CINEMA REVIEW: LAST NIGHT IN SOHO (2021)
Directed by Edgar Wright
Screenplay by: Edgar Wright and Krysty Wilson-Cairns
Produced by: Nira Park, Tim Bevan, Eric Fellner and Edgar Wright
Cast: Thomasin McKenzie, Anya Taylor-Joy, Matt Smith, Michael Ajao, Terence Stamp, Diana Rigg, Rita Tushingham, etc.
Cinematography: Chung-hoon Chung
*** MAY CONTAIN SPOILERS ***
Edgar Wright is one of my favourite directors working today. His films possess an endless series of cinematic techniques such: long takes, quick cuts, swooping camera moves, canted frames, Steadicam, camera holds, frame switches, pans, scans, tilts, low-angles, metronomic editing, blurred dissolves, point-of-view and god’s-eye view shots. Moreover, Wright’s use of humour, music, colour, casting choices, and cross-genre collisions are spectacularly imaginative and entertaining. His latest film Last Night in Soho (2021) is no different. I was enthralled and excited throughout this ripping big-budget exploitation film, which juxtaposes influences such as Stephen King, Brian DePalma and Doctor Who, with a suggestion of Dario Argento and giallo cinema.
Last Night in Soho (2021) is both a love and hate letter to the Soho area of central London in the 1960’s and the now. If hate is too strong a word then at the very least the myriad of storylines collide to create a cautionary tale of one young person’s move from Cornwall to London to study fashion at the University of Arts. Major acting talent Thomasin Mackenzie is Ellie Turner, a passionate young woman who loves the sixties music and style, but also mourns the loss of her mother at an early age. Leaving her comfortable home she shares with her Grandmother (Rita Tushingham), Ellie experiences London and student life with initially mixed results. Finding it difficult to connect with her obnoxious room-mate, Jocasta, she moves into an antiquated bedsit, with imperious Diana Rigg as her landlady no less. All of a sudden her incredible journey into the glamorous and seedy past of Soho begins.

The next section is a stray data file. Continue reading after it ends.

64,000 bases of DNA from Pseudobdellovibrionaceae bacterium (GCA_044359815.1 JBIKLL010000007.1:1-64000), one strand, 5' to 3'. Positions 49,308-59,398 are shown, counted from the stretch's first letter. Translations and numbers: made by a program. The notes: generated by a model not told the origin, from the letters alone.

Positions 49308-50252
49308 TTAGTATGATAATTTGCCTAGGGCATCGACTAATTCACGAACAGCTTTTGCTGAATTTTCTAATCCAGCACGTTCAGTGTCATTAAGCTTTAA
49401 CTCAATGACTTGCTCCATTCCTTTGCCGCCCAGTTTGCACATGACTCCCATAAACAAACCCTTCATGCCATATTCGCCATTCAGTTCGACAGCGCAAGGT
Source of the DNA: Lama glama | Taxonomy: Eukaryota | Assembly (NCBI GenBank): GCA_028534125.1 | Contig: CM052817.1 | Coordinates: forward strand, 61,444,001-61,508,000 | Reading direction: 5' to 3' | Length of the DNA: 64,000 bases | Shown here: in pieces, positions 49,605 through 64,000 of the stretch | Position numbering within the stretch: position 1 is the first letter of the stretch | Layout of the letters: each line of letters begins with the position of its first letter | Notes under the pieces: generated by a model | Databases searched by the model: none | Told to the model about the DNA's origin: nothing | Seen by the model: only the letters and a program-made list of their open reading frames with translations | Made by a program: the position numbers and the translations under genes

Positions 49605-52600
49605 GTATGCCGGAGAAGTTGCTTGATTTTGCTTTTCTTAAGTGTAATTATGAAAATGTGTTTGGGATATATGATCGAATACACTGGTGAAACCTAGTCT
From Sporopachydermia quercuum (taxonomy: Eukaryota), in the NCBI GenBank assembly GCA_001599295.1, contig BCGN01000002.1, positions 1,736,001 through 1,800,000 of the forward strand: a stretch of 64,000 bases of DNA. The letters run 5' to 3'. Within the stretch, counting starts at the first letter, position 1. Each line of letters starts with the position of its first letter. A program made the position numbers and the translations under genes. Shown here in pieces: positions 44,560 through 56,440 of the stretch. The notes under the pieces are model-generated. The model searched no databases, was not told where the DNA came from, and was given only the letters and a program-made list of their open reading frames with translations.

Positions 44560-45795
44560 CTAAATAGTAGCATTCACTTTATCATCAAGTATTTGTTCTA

As with many of his films Wright establishes several storylines simultaneously. He brilliantly crosses rites-of-passage with period drama, romance, musical, detective and finally the horror genre. Ellie finds her feet at University, gets a job in a bar, receives praise for her initial designs and starts a budding romance with fellow student, John (Michael Ajao). At the same time her life becomes entwined in a surreal twist with that of Sandie (Anya Taylor-Joy), an engaging character desiring showbiz stardom who happens to live in Soho, but in the 1960’s. Ellie’s psychic link with Sandie brings her vivid dreams, but a striking empathic connection.
While Ellie is nervous and insecure within her London experiences, Sandie is the opposite. The theme of duality in their polar characters is both emotionally and visually breathtaking as their twin journey brings positive change and developing confidence in Ellie’s character. Yet, when Sandie’s career desires are exploited for nefarious gain by a local face called Jack (Matt Smith), both woman head for darker spaces in the shadows and smoke of the capital. Here the issue of mental health is intriguingly explored too. As Ellie is drawn further into Sandie’s nightmarish existence, she struggles to hold on to reality and the present.